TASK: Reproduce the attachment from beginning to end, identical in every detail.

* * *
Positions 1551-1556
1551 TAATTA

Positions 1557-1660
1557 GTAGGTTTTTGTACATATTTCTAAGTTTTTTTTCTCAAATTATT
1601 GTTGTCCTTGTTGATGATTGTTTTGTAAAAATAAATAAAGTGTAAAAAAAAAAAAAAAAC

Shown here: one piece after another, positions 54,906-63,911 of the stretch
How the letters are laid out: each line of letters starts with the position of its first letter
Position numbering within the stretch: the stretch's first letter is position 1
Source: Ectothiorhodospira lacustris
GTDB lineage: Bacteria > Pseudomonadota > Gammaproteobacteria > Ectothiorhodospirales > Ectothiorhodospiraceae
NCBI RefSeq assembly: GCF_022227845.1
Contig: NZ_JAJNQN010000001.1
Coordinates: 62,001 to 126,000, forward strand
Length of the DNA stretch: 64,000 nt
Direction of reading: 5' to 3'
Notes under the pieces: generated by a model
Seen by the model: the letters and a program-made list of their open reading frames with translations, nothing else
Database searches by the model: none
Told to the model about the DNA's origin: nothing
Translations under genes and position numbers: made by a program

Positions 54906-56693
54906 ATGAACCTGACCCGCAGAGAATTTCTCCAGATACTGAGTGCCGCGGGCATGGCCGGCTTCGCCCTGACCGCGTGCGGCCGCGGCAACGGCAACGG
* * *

Positions 1551-1556
1551 TAATTA

Positions 1557-1660
1557 GTAGGTTTTTGTACATATTTCTAAGTTTTTTTTCTCAAATTATT
1601 GTTGTCCTTGTTGATGATTGTTTTGTAAAAATAAATAAAGTGTAAAAAAAAAAAAAAAAC

Shown here: one piece after another, positions 54,906-63,911 of the stretch
How the letters are laid out: each line of letters starts with the position of its first letter
Position numbering within the stretch: the stretch's first letter is position 1
Source: Ectothiorhodospira lacustris
GTDB lineage: Bacteria > Pseudomonadota > Gammaproteobacteria > Ectothiorhodospirales > Ectothiorhodospiraceae
NCBI RefSeq assembly: GCF_022227845.1
Contig: NZ_JAJNQN010000001.1
Coordinates: 62,001 to 126,000, forward strand
Length of the DNA stretch: 64,000 nt
Direction of reading: 5' to 3'
Notes under the pieces: generated by a model
Seen by the model: the letters and a program-made list of their open reading frames with translations, nothing else
Database searches by the model: none
Told to the model about the DNA's origin: nothing
Translations under genes and position numbers: made by a program

Positions 54906-56693
54906 ATGAACCTGACCCGCAGAGAATTTCTCCAGATACTGAGTGCCGCGGGCATGGCCGGCTTCGCCCTGACCGCGTGCGGCCGCGGCAACGGCAACGG